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Washington Isn't Helping Your Retirement

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According to polling data from the National Institute on Retirement Security, Americans are frustrated with governmental efforts regarding their retirement. In a recent, nationwide public opinion survey, 87 percent said Washington policymakers don't understand how difficult it is to prepare for retirement. In another telling statistic, 84 percent indicated they thought Washington should be doing more to help ensure retirement security.

Along with these public sentiments, the retirement landscape in America itself is complicated:

  • Greater amounts of people are reaching retirement than before in history. The biggest driver of this is the 76.4 million strong baby boomer population. According to Pew Research, each day 10,000 additional baby boomers turn 65 years of age, the traditional benchmark for retirement.
  • Retirement accounts were greatly impacted by the 2008-2009 financial crisis. Poor stock market performance led to retirement account losses of $2.8 trillion, or 32 percent of the accounts' prior value.
  • Many American households have inadequate retirement savings, according to the Boston College Center for Retirement Security. Their data shows as of 2013, more than 50 percent of American households possessed insufficient retirement funds to maintain current standards of living.


Given these dynamics, many Americans are hoping efforts can be taken in Washington, D.C. to assuage these challenges. But people shouldn't hold their breath. In fact, prior and current initiatives on retirement overhaul have been geared toward the opposite. Some of them have contained provisions which would be harmful to Americans' retirement.

In short, the best solution for achieving retirement security falls on investors themselves.

Why Is This the Case?
Consider the following. In February 2015, the current presidential administration submitted its Fiscal Year 2016 Budget for legislative consideration. The budget proposal included over a dozen provisions which would have directly affected Americans' retirement savings.

Here are a few quick highlights:

Retailoring Required Minimum Distribution rules for Roth IRAs – One of the provisions called for imposing required minimum distributions for Roth IRAs. This would align Roth IRAs more with other retirement accounts. It's a recommendation which would upset 17 years of strategic retirement savings by the American public.

In a nutshell, once they turned 70.5 years of age, investors would be required to take distributions from their Roth IRAs. In other retirement accounts, neglecting to take out the required distributions carries a hefty penalty. If you withdrew less than the required amount, the amount not withdrawn can be taxed at 50%.

Limiting Roth conversions to just pre-tax dollars – Under another budget provision, the after-tax dollars held in a traditional IRA or employer-backed retirement plan would be ineligible for Roth account conversion. Taxpayers who were unable to make direct contributions to IRAs – since their income surpassed the threshold – would be affected.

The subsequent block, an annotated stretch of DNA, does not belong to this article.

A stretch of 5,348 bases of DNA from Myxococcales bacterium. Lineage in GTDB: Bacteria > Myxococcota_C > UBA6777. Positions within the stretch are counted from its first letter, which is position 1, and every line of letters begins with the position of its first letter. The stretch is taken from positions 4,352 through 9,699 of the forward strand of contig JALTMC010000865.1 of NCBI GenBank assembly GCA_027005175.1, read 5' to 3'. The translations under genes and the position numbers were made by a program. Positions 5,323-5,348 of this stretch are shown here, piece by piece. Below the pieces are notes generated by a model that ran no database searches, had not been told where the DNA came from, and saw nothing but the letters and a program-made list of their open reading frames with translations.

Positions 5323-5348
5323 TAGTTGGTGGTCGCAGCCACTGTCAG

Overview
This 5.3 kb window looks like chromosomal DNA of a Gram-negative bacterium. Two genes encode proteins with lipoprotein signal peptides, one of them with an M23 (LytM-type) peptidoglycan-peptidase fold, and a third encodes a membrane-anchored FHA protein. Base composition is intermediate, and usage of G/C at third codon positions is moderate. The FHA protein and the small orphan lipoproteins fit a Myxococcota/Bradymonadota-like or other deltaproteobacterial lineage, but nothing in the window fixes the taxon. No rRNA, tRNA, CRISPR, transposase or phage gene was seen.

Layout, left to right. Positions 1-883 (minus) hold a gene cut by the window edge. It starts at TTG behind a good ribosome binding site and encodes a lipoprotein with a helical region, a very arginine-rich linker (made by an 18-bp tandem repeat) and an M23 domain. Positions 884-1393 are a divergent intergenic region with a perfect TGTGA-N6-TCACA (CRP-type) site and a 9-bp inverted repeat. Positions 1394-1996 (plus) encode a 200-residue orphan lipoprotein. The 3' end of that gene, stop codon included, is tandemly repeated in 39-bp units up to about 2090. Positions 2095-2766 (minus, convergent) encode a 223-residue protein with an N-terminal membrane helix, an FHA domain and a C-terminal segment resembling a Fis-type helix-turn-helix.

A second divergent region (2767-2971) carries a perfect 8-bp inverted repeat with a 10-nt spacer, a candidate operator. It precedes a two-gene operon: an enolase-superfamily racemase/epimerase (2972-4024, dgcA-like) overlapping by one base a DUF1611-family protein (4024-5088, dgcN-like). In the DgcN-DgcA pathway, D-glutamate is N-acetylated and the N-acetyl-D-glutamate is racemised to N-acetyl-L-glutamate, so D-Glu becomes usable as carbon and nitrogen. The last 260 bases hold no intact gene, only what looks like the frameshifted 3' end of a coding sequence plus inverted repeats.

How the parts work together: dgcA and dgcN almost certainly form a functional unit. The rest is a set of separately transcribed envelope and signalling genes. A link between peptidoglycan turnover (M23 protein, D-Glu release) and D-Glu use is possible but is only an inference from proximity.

For years, these taxpayers have made contributions to traditional IRAs, of which a portion was after-tax dollars. Thereafter, they converted their account contributions to Roth IRAs. The provision would have eliminated this practice.

Capping potential retirement savings – Another noteworthy proposal would impose a “cap” on contributions to tax-favored retirement accounts. Under the provision, if someone were to exceed the cap, additional contribution amounts past the cap would be prohibited.

In short, the proposal would limit retirement savings to a sufficient amount for generating an annuity of $210,000 once a person turned 62. The cap would be with its limits: Adjustments could be made for cost-of-living increases. Plus total tax-favored retirement savings could surpass this amount, albeit only via earnings.

Given these proposals and others, it's important for people to chart out their own plan for retirement security.

What Should I Do?
We've covered a few steps for consideration in our “Keeping Retirement Plan Simple” post. A few things to keep in mind and ask yourself:

  • At what age would you like to retire?
  • What are you looking at as your goals and aspirations post-retirement?
  • How much currently do you have in retirement savings?
  • What are your current living expenses?
  • Assume an inflation rate of 3-5%. With this rate, what will be your future living expenses?
  • Will you be working part-time to further supplement your retirement income?


Determine your financial needs and goals. These will differ depending on whether you're an employee, employer, or company owner. Be sure to be fully updated in your knowledge of Social Security benefits and what it entails for you.

Also calculate your “Safe Money” – or the money you cannot afford to lose in retirement. There are a number of ways in which you can preserve this wealth. Many Americans have been looking at retirement vehicles such as fixed index annuities to preserve wealth, enjoy some growth potential, and generate a retirement income they cannot outlive. Always keep this in mind, though: No financial product is a one-size-fits-all solution for all investor needs.

If you're ready for personal guidance with planning for your retirement future, SafeMoney.com can help you. Use our Find a Licensed Advisor section to connect directly with an independent financial professional, and to request a personal strategy session to discuss your needs and goals. And should you have any questions or concerns, call 877.476.9723.

Author: Super User

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